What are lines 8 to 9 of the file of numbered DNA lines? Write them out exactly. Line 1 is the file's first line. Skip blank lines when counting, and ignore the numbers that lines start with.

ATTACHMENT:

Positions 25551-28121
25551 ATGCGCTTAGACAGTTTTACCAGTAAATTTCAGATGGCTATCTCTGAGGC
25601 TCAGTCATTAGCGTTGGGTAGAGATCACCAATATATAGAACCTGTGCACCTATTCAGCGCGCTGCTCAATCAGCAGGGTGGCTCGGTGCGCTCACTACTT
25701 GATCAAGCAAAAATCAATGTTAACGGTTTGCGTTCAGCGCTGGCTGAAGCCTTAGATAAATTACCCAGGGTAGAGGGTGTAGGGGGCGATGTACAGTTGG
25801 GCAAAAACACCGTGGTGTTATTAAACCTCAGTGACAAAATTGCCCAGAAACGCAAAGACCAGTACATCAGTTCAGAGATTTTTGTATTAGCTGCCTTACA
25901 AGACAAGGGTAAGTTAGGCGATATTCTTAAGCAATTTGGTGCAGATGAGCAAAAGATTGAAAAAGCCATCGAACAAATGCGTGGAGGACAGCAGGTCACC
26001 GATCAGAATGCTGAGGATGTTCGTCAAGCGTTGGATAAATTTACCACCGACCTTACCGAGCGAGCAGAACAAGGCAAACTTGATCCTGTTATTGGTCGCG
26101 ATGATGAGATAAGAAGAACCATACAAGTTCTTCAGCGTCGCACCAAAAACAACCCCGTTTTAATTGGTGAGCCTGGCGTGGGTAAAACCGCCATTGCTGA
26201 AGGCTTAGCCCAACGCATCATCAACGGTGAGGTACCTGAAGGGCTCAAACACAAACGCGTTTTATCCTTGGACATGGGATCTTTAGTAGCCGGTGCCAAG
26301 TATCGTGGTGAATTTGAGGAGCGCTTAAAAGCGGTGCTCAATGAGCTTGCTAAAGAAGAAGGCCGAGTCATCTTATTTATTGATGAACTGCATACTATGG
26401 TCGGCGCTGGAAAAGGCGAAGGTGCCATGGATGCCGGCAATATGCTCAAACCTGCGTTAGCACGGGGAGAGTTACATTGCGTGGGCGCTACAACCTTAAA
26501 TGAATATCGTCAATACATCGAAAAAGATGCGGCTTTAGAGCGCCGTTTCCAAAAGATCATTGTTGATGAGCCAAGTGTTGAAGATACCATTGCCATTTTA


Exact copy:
26101 ATGATGAGATAAGAAGAACCATACAAGTTCTTCAGCGTCGCACCAAAAACAACCCCGTTTTAATTGGTGAGCCTGGCGTGGGTAAAACCGCCATTGCTGA
26201 AGGCTTAGCCCAACGCATCATCAACGGTGAGGTACCTGAAGGGCTCAAACACAAACGCGTTTTATCCTTGGACATGGGATCTTTAGTAGCCGGTGCCAAG